Driving with or without music?

Music has been an integral part of driving. The choice of whether or not to play music while driving can make a huge difference in how you act behind the wheel. Playing music while driving influences performance and decisions in traffic, so knowing how music influences driving can help us understand and work it to our favor.

Why listen to music when driving?

There are many positive reasons. Long distances without company can make that trip quite …boring. Listening to music can keep you awake and it’s not us who’s saying that. It’s science. A report by CDC shows that about 4% of the drivers in a study admitted to falling asleep while driving in the last 30 days.

Listening to music can help you cope with road anxiety. But the effect of music on attitude behind the wheel goes beyond its ability to boost road confidence or keep you awake. Let’s go beyond the obvious, and see what research says about how music influences driving behavior.

Loud or silent?

Driving is a complex task, which if not carried out adequately can have serious safety consequences. So both volume and tempo play a large role in influencing the driving behavior. At high levels, fast and loud music can divert attention from driving and result in greater driving aggression. In general, loud music – approximately 120 to 130 decibels – may be a noise distraction for inexperienced drivers, because of increased heart rate (which can cause a driver to become careless). The ideal song tempo for safe driving should mimic the human heartbeat, which is around 60 to 80 beats per minute. As for the volume, 55 to 65 decibels is the optimum music volume for driving.

Loud music also hinders the driver’s ability to detect emergency sirens from ambulances or fire trucks. Because drivers listening to loud music have delayed reactions and are more likely to speed, they can put themselves into dangerous situations. And the consequences can be devastating.

How does the music genre influence driving behavior?

There are many different genres and each of them has a different influence on drivers’ moods, behaviors, and driving performance. There are studies that show how the choice of a song can influence driving behavior.

According to these studies, some music genres can make drivers aggressive and foster road rage. They also observed that more than 60% of rock fans admit to swearing or gesturing at other drivers and more than 30% of those drivers have been involved in a minor accident.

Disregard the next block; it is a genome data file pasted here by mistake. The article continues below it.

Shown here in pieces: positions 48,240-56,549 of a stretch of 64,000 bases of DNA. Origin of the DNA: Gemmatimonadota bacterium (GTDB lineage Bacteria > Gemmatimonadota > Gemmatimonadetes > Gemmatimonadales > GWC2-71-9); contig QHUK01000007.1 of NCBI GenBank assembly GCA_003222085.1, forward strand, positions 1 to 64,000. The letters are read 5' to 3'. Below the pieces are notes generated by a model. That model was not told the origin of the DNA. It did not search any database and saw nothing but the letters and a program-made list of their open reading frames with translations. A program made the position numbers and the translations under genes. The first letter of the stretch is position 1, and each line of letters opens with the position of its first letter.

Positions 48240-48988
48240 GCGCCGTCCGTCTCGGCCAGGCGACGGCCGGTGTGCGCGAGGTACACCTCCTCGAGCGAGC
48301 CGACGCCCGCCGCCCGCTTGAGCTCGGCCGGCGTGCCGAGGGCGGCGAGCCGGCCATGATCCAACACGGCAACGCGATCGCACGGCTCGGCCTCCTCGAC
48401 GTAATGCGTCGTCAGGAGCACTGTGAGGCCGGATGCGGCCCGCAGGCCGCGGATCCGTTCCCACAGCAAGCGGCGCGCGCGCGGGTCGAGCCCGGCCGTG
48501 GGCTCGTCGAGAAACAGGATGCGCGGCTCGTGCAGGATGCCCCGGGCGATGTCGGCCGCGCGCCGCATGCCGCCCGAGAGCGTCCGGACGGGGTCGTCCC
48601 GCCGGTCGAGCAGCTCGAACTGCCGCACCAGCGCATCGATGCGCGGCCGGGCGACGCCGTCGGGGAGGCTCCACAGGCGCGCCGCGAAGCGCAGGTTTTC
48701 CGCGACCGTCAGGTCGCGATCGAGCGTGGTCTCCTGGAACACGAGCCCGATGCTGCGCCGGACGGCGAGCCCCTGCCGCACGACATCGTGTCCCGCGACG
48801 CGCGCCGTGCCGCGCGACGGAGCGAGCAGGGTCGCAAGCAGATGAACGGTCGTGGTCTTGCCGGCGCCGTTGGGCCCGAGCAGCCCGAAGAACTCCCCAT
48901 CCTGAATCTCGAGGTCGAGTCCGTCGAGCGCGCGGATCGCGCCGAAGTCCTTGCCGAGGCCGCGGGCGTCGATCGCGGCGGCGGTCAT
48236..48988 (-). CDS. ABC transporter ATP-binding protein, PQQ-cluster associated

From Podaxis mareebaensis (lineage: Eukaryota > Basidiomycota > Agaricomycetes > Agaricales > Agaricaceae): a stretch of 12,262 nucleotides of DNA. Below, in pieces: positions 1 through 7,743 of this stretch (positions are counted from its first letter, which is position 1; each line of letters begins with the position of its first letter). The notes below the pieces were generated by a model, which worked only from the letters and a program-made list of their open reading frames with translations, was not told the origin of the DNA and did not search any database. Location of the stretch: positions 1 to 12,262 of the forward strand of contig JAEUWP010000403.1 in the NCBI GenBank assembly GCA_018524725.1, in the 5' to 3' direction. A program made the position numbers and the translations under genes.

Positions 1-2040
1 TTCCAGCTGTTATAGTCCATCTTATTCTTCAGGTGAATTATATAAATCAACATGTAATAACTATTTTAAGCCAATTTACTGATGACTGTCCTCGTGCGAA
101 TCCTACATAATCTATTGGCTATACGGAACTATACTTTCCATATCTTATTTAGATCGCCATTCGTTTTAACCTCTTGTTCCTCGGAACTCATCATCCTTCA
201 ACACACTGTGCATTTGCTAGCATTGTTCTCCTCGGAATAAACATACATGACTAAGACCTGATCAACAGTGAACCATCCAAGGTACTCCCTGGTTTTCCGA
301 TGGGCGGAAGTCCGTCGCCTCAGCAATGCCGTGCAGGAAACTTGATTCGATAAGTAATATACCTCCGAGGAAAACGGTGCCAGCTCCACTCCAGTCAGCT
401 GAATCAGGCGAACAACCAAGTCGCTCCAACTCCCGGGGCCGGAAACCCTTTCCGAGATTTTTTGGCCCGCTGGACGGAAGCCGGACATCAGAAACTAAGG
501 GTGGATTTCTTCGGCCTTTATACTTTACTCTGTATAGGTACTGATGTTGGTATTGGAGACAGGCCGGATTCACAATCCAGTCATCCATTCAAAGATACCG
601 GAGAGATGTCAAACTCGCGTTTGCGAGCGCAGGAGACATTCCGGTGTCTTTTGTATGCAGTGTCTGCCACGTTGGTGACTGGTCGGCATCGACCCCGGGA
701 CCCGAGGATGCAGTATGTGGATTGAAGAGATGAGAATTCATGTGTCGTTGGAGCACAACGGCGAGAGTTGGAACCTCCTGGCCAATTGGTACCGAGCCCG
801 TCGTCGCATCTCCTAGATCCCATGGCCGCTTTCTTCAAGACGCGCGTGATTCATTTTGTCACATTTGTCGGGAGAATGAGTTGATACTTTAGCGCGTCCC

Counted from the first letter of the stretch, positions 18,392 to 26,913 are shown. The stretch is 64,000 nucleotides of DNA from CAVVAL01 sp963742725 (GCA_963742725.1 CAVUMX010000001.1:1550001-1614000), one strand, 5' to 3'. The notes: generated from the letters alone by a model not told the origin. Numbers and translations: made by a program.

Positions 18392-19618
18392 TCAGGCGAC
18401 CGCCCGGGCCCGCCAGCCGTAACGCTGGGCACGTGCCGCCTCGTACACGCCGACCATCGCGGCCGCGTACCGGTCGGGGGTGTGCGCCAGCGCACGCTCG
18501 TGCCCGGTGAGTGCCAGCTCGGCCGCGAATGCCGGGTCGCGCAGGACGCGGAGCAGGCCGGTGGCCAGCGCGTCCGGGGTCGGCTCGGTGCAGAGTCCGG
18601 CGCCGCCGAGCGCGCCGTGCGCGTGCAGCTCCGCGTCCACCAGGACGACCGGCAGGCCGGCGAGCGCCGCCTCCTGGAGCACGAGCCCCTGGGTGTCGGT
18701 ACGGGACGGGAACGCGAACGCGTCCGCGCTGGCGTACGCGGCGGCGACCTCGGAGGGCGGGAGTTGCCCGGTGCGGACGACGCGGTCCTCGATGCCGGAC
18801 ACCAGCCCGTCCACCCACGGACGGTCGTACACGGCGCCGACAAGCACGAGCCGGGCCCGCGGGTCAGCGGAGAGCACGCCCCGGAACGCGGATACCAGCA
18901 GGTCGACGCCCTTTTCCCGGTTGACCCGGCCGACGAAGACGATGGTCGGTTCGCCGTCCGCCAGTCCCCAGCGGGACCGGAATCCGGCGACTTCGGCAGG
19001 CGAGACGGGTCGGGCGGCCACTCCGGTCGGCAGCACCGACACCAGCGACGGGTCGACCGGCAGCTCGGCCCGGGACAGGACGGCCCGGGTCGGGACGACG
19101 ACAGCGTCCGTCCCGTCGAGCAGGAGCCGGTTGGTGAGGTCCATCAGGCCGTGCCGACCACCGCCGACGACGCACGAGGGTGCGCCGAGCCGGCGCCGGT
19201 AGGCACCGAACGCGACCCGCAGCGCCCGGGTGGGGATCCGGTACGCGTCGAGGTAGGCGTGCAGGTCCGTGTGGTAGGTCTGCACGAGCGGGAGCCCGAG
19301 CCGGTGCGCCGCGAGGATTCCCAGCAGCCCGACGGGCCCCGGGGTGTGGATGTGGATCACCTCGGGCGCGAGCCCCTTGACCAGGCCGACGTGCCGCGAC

People who listen to jazz are more likely to get speeding fines. This is because jazz music gets people more involved and increases the mental workload while driving. This is due to the fact that drivers listen more analytically to jazz, and this can easily take their attention from speed.

The tempo of a song has a direct connection with driving performance. Faster beats are generally found to distort people’s sense of time and can make drivers speed more easily. Conversely, classical music and songs belonging to softer genres have been observed to make people drive more slowly. These sets of drivers are also less likely to lose their cool with other road users.

Lyrics or instrumental?

In short, music with lyrics is potentially more distracting than instrumental music. But there are other factors we should consider before switching completely to other genres: familiarity with the songs, likeability, and complexity (key changes, more instruments or voices, etc.).

Unfamiliar songs are likely to be more distracting compared to tunes we know well, as well as not enjoying the music.

Obviously, the effect of music on driving performance is greatly connected to the environment. In a complex and demanding one, such as a busy street, with pedestrians and lots of parked cars, playing music while driving can impact concentration. On the other hand, during long drives, music can help drivers stay focused and prevent drowsy driving.

What about radio broadcasts and their newest member, podcasts?

Driving to the workplace, during the commute time, drivers are more likely to listen to radio shows. While drivers listening to the radio do not over speed, news broadcasts and podcasts do captivate driver’s attention and can make them lose concentration behind the wheel.

A UK car insurance company has gone through analyzing which songs are safe to drive, meeting the human heartbeat criteria. You can listen to all of their selected songs in the playlist down below.

Oh, and even if it’s obvious, it’s worth repeating it one more time: if you do find yourself distracted, switch off the music and focus on the road.


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